Mid Hudson Region enters re-opening Phase 3

By Connor Linskey
Posted 6/24/20

The Mid-Hudson Region entered Phase 3 of the four-phased reopening process on Tuesday.

This area consists of Dutchess, Orange, Ulster, Sullivan, Putnam, Rockland and Westchester Counties. Phase 3 …

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Mid Hudson Region enters re-opening Phase 3

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The Mid-Hudson Region entered Phase 3 of the four-phased reopening process on Tuesday.

This area consists of Dutchess, Orange, Ulster, Sullivan, Putnam, Rockland and Westchester Counties. Phase 3 allows for indoor restaurants to reopen at 50 percent maximum capacity as well as nail salons, tattoo shops, spas and massage therapy, tanning and waxing businesses.

Before reopening, businesses would have to provide the state with a written safety plan. Employees and customers must wear face coverings and social distancing must be practiced. There will also be limits to buildings’ occupancy.

In addition to the 50 percent maximum occupancy rate that is placed upon restaurants and bars, customers sitting at the same table must be in the same party. Ten people total will be limited to each table. Tables both indoors and outdoors will be separated by six feet. Restaurant employees are excited to offer customers an additional dining experience and are eager for normalcy to be restored.

“It’s gonna make it a lot easier for people coming in who are having dinner or a whole pie,” said Joe Citta, manager of Giuseppe’s Pizzeria & Restaurant in Walden. “It’s very nice.”

Citta added that the restaurant’s employees will be cleaning surfaces vigorously to keep the business sanitary.

Workers continue to wear gloves and masks while preparing food.

Gov. Andrew Cuomo also announced that during Phase 3 gatherings of up to 25 people will be allowed, up from 10. The Mid-Hudson Region entered Phase 3 as the number of new positive cases, hospitalizations and deaths continues to decrease statewide.

“The COVID-19 pandemic isn’t over and as we reopen New York safely and incrementally, the state government will continue to provide timely information so that New Yorkers can make educated decisions for themselves and their families,” Cuomo said Sunday. “Yesterday, less than 1 percent of COVID-19 tests conducted in the state were positive, which means we continue to be on the right path toward defeating the virus.”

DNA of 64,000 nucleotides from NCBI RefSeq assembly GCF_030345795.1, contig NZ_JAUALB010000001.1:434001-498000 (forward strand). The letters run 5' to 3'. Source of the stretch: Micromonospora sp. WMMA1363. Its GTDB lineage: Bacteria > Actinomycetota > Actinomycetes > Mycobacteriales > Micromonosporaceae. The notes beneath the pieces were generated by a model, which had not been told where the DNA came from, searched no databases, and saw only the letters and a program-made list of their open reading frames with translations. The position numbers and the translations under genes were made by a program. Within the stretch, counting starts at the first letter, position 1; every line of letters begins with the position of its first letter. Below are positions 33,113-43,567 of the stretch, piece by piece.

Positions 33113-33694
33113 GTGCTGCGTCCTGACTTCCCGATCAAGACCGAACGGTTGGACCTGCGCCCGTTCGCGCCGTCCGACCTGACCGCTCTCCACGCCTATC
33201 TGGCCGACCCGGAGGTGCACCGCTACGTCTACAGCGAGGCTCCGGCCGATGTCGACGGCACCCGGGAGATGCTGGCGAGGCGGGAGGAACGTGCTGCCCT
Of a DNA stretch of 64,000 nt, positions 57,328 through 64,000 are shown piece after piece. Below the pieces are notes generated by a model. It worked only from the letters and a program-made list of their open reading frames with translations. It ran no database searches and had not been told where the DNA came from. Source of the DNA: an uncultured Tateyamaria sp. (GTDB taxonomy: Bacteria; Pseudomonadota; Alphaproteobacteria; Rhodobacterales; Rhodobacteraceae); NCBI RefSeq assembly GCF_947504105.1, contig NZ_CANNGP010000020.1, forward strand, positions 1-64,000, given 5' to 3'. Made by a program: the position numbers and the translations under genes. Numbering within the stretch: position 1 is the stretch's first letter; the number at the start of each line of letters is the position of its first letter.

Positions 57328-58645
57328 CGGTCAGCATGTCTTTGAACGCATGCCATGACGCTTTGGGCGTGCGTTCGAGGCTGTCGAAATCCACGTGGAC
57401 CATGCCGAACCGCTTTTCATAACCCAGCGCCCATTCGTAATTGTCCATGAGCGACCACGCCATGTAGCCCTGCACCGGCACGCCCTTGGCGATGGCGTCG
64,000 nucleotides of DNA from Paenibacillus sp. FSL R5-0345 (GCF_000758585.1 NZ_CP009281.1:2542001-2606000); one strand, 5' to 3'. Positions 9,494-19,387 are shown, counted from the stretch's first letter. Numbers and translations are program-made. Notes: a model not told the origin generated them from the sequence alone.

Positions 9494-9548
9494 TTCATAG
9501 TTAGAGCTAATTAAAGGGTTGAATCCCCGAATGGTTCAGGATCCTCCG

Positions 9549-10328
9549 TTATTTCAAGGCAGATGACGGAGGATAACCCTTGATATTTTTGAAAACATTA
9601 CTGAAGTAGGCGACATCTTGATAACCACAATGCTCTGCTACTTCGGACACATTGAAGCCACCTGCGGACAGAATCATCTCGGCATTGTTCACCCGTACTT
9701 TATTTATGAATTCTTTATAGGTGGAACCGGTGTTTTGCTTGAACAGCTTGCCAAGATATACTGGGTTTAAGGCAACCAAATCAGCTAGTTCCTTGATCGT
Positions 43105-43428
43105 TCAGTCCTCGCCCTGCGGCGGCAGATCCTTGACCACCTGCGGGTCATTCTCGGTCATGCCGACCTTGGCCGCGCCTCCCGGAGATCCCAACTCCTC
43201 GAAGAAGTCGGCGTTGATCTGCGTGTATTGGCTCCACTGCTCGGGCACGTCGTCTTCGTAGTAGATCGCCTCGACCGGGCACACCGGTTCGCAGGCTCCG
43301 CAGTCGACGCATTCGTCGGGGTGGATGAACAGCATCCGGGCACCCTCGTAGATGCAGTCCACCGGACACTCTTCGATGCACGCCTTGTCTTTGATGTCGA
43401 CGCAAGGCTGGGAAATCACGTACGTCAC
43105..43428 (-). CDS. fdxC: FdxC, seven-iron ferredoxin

Orange County has also improved. As of June 15, only 11 people in Orange County were hospitalized due to COVID-19, down from 236 hospitalizations on April 15. The death total has remained stagnant, with no deaths reported in the county since June 12. The City of Newburgh and Middletown led the county in positive cases with 1,577 and 1,196 as of Monday. The Town of Montgomery has seen a significant number of positive cases with 621 while Crawford only had 91 as of Monday.

Similar trends have occurred in Ulster County. The number of active positive cases continues to lower. As of Thursday, there were 308 active positive cases, down from the county’s peak of 1,009 on April 26. In addition, 897 people were tested in the county on Thursday and only three tested positive. The Towns of Ulster and Lloyd led the county with 75 and 44 active positive cases on Monday. Gardiner and Shawangunk only had five active positive cases on Monday.

With fewer and fewer positive COVID-19 cases, some local municipalities have begun to open their government centers to the public and will comply with social distancing procedures while at village hall.

Phase 4 focuses on the broad categories of arts, entertainment and recreation as well as education. The state has published guidelines that address all types of in-person higher education institutions including community and junior colleges, universities, graduate and professional schools, medical schools and technical schools. As of Monday, guidelines had not yet been published for arts, entertainment and recreation businesses.

Orange County Executive Steve Neuhaus noted that he had a call with the governor’s office and was told that the Mid-Hudson Region is expected to reach Phase 4 on July 7.

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